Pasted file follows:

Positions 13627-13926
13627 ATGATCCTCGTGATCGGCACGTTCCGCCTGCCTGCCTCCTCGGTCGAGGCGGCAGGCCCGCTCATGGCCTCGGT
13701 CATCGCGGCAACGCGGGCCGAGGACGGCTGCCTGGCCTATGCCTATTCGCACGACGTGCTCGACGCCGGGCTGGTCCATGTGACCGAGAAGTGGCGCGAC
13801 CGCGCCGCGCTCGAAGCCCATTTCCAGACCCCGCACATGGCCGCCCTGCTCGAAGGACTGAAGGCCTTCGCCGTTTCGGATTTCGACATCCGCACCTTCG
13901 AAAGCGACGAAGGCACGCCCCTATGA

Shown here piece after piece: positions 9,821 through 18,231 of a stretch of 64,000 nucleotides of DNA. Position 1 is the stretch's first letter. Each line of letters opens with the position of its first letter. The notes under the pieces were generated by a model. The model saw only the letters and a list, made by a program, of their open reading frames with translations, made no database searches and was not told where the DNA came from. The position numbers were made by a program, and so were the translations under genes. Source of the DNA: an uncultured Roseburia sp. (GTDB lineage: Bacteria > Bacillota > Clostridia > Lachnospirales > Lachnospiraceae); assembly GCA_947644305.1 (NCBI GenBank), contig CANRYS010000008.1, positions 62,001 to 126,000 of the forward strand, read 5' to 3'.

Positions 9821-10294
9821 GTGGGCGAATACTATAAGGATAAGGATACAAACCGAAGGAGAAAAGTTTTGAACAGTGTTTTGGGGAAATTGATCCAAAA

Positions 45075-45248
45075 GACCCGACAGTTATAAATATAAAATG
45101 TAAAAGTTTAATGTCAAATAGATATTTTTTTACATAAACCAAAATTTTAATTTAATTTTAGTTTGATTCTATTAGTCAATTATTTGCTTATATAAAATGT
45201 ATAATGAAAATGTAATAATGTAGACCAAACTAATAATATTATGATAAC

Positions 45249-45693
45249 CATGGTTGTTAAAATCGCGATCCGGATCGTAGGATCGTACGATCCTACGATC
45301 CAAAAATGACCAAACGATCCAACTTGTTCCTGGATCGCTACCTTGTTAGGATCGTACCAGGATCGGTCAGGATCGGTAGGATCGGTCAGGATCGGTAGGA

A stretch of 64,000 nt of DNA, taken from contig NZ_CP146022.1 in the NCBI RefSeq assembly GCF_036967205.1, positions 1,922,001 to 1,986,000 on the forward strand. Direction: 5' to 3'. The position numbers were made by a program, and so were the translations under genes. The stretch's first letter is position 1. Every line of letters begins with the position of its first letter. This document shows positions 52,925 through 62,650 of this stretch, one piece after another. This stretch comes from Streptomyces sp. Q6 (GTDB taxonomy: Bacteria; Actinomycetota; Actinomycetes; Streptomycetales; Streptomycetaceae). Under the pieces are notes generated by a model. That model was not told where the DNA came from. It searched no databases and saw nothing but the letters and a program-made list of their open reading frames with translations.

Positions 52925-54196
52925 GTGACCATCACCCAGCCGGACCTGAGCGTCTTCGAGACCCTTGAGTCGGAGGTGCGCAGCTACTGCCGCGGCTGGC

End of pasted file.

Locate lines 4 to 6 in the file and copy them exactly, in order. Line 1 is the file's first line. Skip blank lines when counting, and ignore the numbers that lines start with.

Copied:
13801 CGCGCCGCGCTCGAAGCCCATTTCCAGACCCCGCACATGGCCGCCCTGCTCGAAGGACTGAAGGCCTTCGCCGTTTCGGATTTCGACATCCGCACCTTCG
13901 AAAGCGACGAAGGCACGCCCCTATGA

Shown here piece after piece: positions 9,821 through 18,231 of a stretch of 64,000 nucleotides of DNA. Position 1 is the stretch's first letter. Each line of letters opens with the position of its first letter. The notes under the pieces were generated by a model. The model saw only the letters and a list, made by a program, of their open reading frames with translations, made no database searches and was not told where the DNA came from. The position numbers were made by a program, and so were the translations under genes. Source of the DNA: an uncultured Roseburia sp. (GTDB lineage: Bacteria > Bacillota > Clostridia > Lachnospirales > Lachnospiraceae); assembly GCA_947644305.1 (NCBI GenBank), contig CANRYS010000008.1, positions 62,001 to 126,000 of the forward strand, read 5' to 3'.